Q&A Jessica Staveley-Taylor

Photo: Graham Tolbert

Photo: Graham Tolbert

The Staves are an acoustic folk rock group hailing from WatfordHertfordshire, England. Releasing their first EP in 2011, they’ve since toured with Bon Iver, Florence and the Machine, and The Civil Wars. 2016 brought them back overseas, taking their globally acclaimed album “If I Was” on a headline tour of North America. Jessica Staveley-Taylor is one of three sisters in the group, who will be performing at the Fitzgerald Theatre in Minneapolis on Nov. 1.

It sounds like you guys have been living in Minneapolis for the past several months, welcome! How was that decision made and how have you guys been liking it here?

Jessica Staveley-Taylor: Well we have been working a lot in this part of the country, it started when we made our album in Eau Claire with Justin Vernon. We ended up spending so much time traveling from England to Eau Claire to record that we ended up making loads of good friends with people from Eau Claire and Minneapolis. We had a conversation with our manager at the end of the year last year about touring the U.S.–we hadn’t toured here for about three years–we were like, what’re we gonna do, everyone in America has forgotten about us! So we just came up with this idea of relocating for a little bit and actually live in America to really give us a chance to do loads of shows and to record more out here. We ended up thinking that Minneapolis is a good location for us to be because we already knew a bunch of people. And there’s a good vibe here, I think it’s really relaxed.

 

Tell us about the history of the Staves sisters. How long have you been writing together?

JS: We’ve always said it’s kind of hard to define how long we’ve been doing it because we’ve known each other all our lives and we always sang together. We never really knew what to do with it, it was like something we did for fun at home. I don’t think any of us dreamed it would be our career. It was kind of a slow process I think, we all went off and did different things and studied at University, things like that, it was always something that would bring us together when we were together. We’d start off doing covers and we did stuff by the Beatles and Bob Dylan and Ryan Adams. Then I started learning guitar and gradually we started writing our own songs. It was around then that I think it became more serious and we kind of found our identity, like, I think we could be a band.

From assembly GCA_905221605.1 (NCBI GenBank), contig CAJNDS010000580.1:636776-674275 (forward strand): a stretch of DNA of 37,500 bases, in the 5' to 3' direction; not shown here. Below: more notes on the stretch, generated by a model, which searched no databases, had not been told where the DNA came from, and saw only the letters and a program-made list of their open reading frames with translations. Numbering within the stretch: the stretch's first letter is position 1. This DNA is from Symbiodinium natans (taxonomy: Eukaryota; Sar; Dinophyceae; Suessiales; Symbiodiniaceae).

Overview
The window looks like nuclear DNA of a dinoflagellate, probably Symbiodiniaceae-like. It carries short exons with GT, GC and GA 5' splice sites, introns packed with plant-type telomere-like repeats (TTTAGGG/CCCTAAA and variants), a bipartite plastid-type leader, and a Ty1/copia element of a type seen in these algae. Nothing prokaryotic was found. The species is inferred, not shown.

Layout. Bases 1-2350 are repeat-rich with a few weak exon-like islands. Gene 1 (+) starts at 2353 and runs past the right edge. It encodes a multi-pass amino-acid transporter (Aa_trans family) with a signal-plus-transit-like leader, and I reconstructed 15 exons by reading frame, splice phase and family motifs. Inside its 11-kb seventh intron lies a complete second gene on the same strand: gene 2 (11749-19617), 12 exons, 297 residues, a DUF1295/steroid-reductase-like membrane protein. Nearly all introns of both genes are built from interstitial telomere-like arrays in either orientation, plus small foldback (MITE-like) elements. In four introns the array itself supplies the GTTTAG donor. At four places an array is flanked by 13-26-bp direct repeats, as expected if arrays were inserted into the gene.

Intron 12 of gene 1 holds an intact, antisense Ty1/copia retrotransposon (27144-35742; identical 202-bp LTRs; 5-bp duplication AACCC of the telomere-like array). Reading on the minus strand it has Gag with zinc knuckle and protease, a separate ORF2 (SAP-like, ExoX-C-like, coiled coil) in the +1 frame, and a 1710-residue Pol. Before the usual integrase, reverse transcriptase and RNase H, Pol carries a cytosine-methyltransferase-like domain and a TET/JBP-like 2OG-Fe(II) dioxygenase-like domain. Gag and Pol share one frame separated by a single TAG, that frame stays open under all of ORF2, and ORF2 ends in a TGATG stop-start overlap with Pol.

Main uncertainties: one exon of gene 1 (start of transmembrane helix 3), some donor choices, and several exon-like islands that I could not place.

For your Midwest shows coming up in early November, you guys are taking contest submissions to find local support bands. Tell us about the inspiration behind this!

JS: So we were thinking of people to open the show, and often you get a band that you don’t know that is kind of suggested to you by your manager or your booking agent–and there’s nothing wrong with that. We’ve met loads of great people on the road that way. We just thought it would be weird to do a bunch of Midwestern shows in Wisconsin or Minnesota with a band from L.A. that has nothing to do with the area. So we just wanted to kind of reach out to local people. For us, it’s really exciting to get to hear more music from this area because this is the area we’re living in. Also, we’ve been a support band and we know what it’s like, it can be really hard to get shows when you’re a local band and to get exposure. We thought it would be a cool way for us to discover new music and give a band an opportunity. And, I don’t know, some bands might be more established than others, some bands might be just starting out. We thought we’d just open it up and see who’s interested. We’ve had a lot of responses so far as well! I think it’s gonna take us quite a long time to go through the many people that have responded. We get to be like Simon Cowell on the X-Factor.

 

The Staves performed at both Eaux Claires Festivals in Wisconsin these past summers. What was it like to be enveloped by an icon like Justin Vernon and how did it feel to be thrown into his fan base at the first festival?